3. If Christ should not be merciful to our weaknesses, he should not have a people to serve him. Suppose therefore we are very weak, yet so long as we are not found amongst malicious opposers and underminers of God’s truth, let us not give way to despairing thoughts; we have a merciful Savior.”

Richard Sibbes

The Sadducees on the Old Testament Canon

A popular misconception that is commonly taught in the church today is that the Sadducees only believed that the first five books of the Bible are canonical while the Pharisees accepted all 39 books of the Old Testament. But the truth is that both groups believed that all of the Old Testament is canonical. This misunderstanding comes from the early church father Origen who taught that the Sadducees only accepted the Pentateuch. This belief is also claimed to be supported by the Jewish historian Josephus who says concerning the Sadducees:

“What I would now explain is this, that the Pharisees have delivered to the people a great many observances by succession from their fathers, which are not written in the laws of Moses; and for that reason it is that the Sadducees reject them, and say that we are to esteem those observances to be obligatory which are in the written word, but are not to observe what are derived from the tradition of our forefathers” (Antiquities 13.10.6).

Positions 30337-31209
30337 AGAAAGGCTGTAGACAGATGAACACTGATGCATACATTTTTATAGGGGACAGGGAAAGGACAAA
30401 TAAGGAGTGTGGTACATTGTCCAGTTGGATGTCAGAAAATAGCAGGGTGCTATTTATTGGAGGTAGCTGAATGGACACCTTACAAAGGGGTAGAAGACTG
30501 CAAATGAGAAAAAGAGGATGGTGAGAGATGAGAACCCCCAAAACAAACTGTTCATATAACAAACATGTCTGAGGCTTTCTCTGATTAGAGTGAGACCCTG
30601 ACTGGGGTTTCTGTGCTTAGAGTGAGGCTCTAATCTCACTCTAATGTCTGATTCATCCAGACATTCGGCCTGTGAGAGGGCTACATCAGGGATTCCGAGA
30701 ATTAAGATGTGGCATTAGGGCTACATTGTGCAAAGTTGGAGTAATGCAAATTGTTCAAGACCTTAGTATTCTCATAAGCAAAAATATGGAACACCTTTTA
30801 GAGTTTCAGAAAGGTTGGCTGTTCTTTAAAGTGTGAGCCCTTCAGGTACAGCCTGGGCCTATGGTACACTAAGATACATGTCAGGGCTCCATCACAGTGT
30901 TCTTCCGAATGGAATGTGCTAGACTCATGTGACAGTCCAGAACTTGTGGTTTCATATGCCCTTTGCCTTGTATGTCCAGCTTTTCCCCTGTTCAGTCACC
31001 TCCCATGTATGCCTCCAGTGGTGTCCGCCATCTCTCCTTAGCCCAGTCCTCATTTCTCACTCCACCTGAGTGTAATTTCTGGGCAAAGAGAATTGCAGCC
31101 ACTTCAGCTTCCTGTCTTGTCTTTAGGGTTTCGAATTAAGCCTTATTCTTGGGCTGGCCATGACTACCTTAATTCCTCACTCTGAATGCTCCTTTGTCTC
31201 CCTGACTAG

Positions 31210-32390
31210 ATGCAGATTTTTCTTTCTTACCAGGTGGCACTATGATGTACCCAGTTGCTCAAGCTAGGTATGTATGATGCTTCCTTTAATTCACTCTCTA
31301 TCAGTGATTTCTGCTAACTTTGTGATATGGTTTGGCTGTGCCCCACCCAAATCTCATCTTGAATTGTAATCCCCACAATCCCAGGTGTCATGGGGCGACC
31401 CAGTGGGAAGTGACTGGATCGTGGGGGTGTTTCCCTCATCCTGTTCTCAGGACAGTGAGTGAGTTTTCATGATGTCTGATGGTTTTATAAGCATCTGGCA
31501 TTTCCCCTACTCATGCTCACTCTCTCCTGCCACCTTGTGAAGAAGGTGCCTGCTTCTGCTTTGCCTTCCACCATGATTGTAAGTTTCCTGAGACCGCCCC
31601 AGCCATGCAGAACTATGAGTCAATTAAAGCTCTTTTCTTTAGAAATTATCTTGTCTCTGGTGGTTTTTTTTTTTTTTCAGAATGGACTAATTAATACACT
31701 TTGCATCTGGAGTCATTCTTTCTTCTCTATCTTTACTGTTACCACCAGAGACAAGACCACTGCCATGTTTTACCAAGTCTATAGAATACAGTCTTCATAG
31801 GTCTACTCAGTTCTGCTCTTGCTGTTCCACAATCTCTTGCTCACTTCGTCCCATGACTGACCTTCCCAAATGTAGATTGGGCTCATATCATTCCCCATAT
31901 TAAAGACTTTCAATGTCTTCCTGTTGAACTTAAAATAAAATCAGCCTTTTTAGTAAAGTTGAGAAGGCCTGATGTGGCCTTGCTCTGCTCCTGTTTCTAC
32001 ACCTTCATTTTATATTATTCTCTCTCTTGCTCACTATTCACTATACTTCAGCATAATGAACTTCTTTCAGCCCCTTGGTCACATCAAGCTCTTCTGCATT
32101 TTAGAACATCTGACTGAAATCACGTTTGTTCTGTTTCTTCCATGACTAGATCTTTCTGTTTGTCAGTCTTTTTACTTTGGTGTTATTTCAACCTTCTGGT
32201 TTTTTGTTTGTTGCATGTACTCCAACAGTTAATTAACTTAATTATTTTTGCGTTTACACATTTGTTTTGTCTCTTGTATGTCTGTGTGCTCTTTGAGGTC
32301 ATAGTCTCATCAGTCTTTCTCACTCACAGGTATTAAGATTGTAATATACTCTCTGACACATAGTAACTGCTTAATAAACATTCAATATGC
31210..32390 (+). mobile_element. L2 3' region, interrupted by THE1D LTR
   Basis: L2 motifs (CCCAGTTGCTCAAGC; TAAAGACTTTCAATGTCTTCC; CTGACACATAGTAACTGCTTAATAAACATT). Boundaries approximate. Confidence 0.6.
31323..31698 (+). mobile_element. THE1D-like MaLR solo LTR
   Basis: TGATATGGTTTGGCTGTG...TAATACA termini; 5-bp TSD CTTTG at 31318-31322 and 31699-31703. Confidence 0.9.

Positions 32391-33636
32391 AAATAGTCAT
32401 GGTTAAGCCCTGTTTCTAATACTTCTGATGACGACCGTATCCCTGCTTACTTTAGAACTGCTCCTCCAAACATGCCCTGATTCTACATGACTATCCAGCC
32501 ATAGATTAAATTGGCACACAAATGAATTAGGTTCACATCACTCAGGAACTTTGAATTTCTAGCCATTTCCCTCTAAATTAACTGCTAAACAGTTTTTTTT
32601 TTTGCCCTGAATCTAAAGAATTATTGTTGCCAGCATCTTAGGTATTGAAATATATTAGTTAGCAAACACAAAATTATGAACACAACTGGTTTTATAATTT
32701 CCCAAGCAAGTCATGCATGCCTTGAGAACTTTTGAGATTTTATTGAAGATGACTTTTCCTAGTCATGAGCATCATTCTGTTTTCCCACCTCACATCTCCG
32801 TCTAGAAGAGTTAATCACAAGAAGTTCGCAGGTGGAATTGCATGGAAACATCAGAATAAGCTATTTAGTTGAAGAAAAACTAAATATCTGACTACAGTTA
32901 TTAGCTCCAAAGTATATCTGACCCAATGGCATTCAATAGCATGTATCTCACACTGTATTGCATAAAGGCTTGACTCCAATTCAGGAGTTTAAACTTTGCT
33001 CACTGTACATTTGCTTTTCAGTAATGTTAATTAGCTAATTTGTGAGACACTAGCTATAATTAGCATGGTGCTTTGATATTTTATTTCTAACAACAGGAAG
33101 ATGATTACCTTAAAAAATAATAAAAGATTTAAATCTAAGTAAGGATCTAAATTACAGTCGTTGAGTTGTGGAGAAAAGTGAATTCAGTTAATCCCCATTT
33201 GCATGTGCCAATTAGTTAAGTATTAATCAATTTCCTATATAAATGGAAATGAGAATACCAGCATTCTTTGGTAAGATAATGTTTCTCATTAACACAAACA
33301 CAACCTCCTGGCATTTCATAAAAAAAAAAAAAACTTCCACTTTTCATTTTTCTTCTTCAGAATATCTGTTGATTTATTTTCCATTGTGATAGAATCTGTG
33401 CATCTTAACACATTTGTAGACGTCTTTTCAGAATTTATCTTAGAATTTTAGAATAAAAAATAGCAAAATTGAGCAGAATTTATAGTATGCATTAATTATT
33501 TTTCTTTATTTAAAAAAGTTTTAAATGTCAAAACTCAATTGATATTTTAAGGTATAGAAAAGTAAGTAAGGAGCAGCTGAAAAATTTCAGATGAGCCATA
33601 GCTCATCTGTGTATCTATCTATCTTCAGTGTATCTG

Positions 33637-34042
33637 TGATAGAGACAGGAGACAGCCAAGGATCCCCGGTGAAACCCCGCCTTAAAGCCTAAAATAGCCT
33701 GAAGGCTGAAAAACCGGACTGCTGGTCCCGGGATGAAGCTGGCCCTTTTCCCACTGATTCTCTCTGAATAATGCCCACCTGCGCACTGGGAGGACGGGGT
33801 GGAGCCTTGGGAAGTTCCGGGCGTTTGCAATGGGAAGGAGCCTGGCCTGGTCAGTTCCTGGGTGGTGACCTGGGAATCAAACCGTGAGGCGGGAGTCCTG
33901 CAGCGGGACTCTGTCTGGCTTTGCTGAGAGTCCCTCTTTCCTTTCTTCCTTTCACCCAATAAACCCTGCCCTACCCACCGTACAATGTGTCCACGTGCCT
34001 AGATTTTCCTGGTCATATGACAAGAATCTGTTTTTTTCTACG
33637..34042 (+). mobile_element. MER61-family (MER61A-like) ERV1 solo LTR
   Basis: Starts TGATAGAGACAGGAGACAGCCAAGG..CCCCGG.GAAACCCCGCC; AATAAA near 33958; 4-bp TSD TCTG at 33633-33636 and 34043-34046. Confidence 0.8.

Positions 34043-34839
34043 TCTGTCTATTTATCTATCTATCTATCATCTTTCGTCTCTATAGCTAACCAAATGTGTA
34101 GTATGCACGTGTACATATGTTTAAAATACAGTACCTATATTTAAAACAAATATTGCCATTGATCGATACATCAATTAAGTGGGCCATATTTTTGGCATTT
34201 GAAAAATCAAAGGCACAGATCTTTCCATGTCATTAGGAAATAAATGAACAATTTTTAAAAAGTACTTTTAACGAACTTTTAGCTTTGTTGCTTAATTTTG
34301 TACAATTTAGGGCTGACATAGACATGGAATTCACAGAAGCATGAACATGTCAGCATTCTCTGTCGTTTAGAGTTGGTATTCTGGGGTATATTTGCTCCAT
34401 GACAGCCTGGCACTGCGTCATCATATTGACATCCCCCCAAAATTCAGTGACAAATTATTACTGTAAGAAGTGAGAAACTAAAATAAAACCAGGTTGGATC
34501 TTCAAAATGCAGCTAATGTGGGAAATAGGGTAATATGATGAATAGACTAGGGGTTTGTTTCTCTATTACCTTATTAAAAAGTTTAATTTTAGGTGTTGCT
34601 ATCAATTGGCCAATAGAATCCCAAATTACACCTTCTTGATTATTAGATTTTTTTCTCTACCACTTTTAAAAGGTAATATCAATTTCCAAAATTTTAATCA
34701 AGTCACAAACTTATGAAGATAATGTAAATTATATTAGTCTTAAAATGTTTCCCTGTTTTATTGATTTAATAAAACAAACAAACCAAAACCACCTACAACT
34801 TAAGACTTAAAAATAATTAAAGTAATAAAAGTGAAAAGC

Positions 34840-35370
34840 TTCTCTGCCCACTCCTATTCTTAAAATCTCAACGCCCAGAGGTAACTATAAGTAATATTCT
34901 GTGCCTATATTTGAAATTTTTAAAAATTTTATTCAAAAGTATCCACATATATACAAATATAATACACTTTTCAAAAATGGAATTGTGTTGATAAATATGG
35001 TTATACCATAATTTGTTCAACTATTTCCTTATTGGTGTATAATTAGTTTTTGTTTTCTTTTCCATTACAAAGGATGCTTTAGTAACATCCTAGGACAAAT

This testimony, their denial the resurrection of the dead (Acts 23:8) even though Daniel 12:2 clearly teaches this, and the fact that Jesus only cited from the Pentateuch in his debate with them over the resurrection in Matthew 22:31-32 has led many historians to conclude that the Sadducees only believed that the first five books of the Bible are canonical.

But this reasoning is incorrect for several reasons. Concerning the testimony of Josephus, he does not say that they rejected the rest of the Old Testament, but simply that they did not follow the Pharisees’ traditions concerning the law because they were not taught in Scripture. The traditions of the Pharisees are not taught in the other Old Testament Scriptures either. With regard to their denial of the resurrection of the dead, it must also be kept in mind that they denied the existence of angels and spirits as well according to Acts 23:8. But the Pentateuch teaches the existence of angels in several places (Gen 32:1). If they rejected the Book of Daniel because it teaches the resurrection of the dead, then by the same logic they must have rejected the Pentateuch as well because it teaches the existence of angels. The Sadducees denied these things because they were the theological liberals of the first century. And in response to the last argument, Jesus cites from the Pentateuch rather than Daniel because, for the Jews, the first five books of the Bible were considered to be the most important for establishing doctrine because they were written first and came from Moses. The argument of the Sadducees was also drawn from the Pentateuch so Jesus chooses a verse from Moses as well in response.